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A test comeback for Warne? Australia are not that desperate
“Bowling, Shane” are not words English batsmen would want to hear ever again, but how would the Australians react to Shane Warne making an astonishing return to answer his nation’s plea for help in the wake of the second test defeat to the ‘Poms’?
To say Warne was England’s primary Ashes tormentor for years and years is an understatement. Every time the leg spinner had the ball in his hand he had the opposition quaking, and even off the pitch he was a handful.
Combined with the equally ruthless Glenn McGrath there has rarely been a finer wicket-making machine.
Now to say the Aussie attack is struggling is another understatement. Wickets rather than runs win matches and without the firepower to strike 20 times in a test match, for the first time since the 1980s the touring side could win the Ashes down under.
Cue calls for Warne’s return, even though he hasn’t played test cricket in four years. The selectors would probably be lambasted if they were to pick him, although the Australian said he was flattered by the talk.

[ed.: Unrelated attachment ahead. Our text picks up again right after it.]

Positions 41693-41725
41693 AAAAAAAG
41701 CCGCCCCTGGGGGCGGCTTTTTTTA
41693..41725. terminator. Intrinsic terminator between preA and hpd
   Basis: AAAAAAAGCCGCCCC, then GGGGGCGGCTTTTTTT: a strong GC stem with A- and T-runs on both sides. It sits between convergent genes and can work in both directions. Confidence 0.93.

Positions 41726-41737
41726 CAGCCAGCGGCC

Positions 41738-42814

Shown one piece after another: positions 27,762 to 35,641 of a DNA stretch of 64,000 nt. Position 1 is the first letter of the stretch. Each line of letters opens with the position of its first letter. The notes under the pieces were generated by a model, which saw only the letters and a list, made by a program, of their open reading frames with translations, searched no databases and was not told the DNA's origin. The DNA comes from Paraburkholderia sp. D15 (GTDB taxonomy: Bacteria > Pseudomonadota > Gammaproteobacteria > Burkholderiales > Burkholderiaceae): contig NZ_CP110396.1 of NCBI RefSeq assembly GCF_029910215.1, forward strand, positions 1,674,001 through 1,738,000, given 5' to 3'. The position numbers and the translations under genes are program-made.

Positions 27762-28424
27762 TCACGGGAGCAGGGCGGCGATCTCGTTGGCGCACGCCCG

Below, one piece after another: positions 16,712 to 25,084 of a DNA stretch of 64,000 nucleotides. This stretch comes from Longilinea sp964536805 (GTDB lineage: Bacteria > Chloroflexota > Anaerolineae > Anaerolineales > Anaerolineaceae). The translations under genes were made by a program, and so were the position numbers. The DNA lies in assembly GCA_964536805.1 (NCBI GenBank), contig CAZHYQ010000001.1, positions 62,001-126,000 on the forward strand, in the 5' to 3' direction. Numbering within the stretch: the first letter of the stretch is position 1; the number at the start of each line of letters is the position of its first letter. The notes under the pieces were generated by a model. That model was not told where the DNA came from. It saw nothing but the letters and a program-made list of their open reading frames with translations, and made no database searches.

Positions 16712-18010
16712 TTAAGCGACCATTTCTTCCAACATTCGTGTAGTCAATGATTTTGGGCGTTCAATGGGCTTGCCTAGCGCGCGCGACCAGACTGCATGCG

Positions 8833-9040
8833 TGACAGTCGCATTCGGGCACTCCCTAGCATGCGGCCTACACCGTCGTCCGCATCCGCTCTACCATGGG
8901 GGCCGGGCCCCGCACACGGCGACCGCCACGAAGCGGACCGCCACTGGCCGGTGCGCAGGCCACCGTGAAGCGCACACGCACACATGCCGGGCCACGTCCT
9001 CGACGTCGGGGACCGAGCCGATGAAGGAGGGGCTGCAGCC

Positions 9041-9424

But his selection would make a mockery of the current crop of Australian spinners, Steve Smith, Xavier Doherty and Warne’s tip Michael Beer, who toil away at their profession day in day out.
Imagine England overlooking seamers Chris Tremlett, Ajmal Shahzad and Tim Bresnan to fill the injured Stuart Broads’s boots in favour of Andrew Flintoff, who like Warne, has retired from the game.
That said, Australian captain Ricky Ponting is desperate to avoid defeat to England on his home turf and may accept any help he can get.
What would you do? Bring back Warne for the Perth test starting on Dec. 17? Or get out the Beer?
PHOTO: Australia’s former cricket player Shane Warne poses for a photograph at the Investec media centre during the lunch break at the second Ashes cricket test match between England and Australia at Lord’s Cricket Ground in London July 16, 2009. REUTERS/Philip Brown